Raise your hand if you’re familiar with, whether as something you’ve said or heard, a variant of “…but doesn’t it all taste the same? I could never give up meat because I like flavour.”
Whether you’re an omnivore cooking for a vegan, a long-time veggie, or somewhere in between, here are a few ingredients see as key in adding that extra little bit of oomph to a dish.
A splash of this and a pinch of that
- Anywhere you need that little bit of extra depth, whether in gravy, pies, stews, wherever, then Marmite is your friend. Obviously you realise it’s a must-have staple for anything revolving around your typical Sunday roast. The GVC loves Marmite and wants you to love it too, so check out their “tips to help any nervous Marmite virgins earn their brown wings.” Vegemite is another option, but not my personal preference.
- I dismissed soy sauce for many years because I hadn’t had anything other than cheap darkened soy juice. Find yourself a quality soy sauce. In fact, find yourself many. There’s light soy sauce and dark soy sauce (milder but richer in colour), tamari, and a number of other options. Vegetables and stocks will come to life with a generous splash.
- Nutritional yeast, also know as “nooch” in some circles, is a staple in any vegan’s store cupboard. It’s a deactivated yeast with a nutty flavour which complements salads, potatoes, sauces and dressings, stir-fries, and more.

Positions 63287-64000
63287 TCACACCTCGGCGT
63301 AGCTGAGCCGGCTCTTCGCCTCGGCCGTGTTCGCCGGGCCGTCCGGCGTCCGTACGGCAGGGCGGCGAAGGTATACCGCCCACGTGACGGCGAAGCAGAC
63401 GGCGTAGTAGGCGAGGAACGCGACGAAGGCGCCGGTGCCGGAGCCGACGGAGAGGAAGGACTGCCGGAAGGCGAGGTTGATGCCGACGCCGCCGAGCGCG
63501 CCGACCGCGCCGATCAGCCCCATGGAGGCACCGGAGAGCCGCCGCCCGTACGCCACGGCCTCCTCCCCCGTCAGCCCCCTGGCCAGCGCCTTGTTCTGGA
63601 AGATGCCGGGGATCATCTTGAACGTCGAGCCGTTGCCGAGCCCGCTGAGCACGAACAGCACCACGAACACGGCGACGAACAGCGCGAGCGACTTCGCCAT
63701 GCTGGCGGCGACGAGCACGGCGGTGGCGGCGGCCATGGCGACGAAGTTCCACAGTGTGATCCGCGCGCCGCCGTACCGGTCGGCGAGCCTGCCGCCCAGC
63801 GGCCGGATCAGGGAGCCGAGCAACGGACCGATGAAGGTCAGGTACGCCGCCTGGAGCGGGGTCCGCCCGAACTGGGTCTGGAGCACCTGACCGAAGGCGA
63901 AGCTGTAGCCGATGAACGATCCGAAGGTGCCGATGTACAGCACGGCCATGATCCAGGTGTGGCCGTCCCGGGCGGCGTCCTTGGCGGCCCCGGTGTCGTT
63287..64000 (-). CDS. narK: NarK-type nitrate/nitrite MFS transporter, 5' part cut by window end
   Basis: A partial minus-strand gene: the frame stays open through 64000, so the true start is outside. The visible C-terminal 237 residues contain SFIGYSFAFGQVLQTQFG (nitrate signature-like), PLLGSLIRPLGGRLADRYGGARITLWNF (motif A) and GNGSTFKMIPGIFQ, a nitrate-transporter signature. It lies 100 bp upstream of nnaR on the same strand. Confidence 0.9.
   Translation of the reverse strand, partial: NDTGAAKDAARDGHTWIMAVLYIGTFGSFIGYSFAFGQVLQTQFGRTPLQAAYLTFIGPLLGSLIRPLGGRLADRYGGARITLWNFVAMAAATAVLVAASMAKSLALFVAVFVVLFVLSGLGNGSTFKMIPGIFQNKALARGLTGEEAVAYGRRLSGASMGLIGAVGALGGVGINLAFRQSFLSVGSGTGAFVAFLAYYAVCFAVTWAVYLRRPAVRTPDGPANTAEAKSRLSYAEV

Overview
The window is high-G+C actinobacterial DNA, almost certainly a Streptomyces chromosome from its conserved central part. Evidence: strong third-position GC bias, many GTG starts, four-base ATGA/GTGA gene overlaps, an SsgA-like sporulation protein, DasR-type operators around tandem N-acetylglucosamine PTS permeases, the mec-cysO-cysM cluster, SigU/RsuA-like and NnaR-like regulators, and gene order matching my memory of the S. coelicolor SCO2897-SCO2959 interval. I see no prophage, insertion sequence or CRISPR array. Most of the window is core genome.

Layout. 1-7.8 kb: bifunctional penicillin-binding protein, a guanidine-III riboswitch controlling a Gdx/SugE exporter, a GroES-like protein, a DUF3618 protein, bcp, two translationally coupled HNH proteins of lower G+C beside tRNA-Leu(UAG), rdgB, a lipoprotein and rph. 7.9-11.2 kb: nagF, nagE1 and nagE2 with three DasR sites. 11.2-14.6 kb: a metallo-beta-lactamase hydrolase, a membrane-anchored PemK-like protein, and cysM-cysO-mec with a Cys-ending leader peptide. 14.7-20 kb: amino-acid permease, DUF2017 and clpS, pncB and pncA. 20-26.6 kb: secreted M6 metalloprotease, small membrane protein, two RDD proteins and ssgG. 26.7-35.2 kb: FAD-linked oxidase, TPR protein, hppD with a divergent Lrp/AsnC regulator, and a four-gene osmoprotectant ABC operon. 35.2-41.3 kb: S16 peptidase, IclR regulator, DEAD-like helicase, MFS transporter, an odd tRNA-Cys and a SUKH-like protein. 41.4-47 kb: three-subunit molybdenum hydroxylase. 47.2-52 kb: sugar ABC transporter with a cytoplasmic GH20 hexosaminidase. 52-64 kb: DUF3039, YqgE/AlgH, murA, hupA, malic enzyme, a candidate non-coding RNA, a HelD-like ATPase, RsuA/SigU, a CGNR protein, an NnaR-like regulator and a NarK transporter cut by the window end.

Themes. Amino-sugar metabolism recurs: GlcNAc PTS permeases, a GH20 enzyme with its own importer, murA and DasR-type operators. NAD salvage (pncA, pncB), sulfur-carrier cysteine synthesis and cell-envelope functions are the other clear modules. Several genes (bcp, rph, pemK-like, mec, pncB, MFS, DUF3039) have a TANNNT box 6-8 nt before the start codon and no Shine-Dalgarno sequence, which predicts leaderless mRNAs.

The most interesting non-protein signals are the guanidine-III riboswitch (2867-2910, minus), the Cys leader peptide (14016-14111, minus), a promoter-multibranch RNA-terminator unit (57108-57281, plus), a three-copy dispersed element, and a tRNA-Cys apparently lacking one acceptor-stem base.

- Dark Miso pastes are another excellent method of adding a deep and rich flavour to a dish. Light miso is good too, but the sugar content is higher so be careful when using to “beef” up a meal!
- A personal favourite is red wine vinegar, a condiment I use in gravy for a roast dinner. A little bit goes a long way and it adds a full and zingy taste to stocks and pies.
- That said, I suppose it’s a little unfair to discount the all important red wine and white wine, both capable of lifting any dish from the depths of dullness to the height of flavour. If you’re cooking for a vegan or vegetarian, make sure they’re suitable though because lots of alcohol isn’t.
- Dried shiitake mushrooms make a fabulous addition to any stock. Seriously. If these aren’t in your storecupboard, get yourself to an Asian Oriental (and yes I’ve been informed this isn’t a politically correct term in the US, but “Asian” here refers to a different part of the world. I use the term purely as a regional reference) grocer and get some.
- The darkest of dark chocolate has the capability of adding some serious depth to a dish. Sound odd? It’s been used in Central and South American cooking for many many years.
What do you think?
What staple flavour enhancers do you use? If you had to re-write my list, what would you leave out? Include?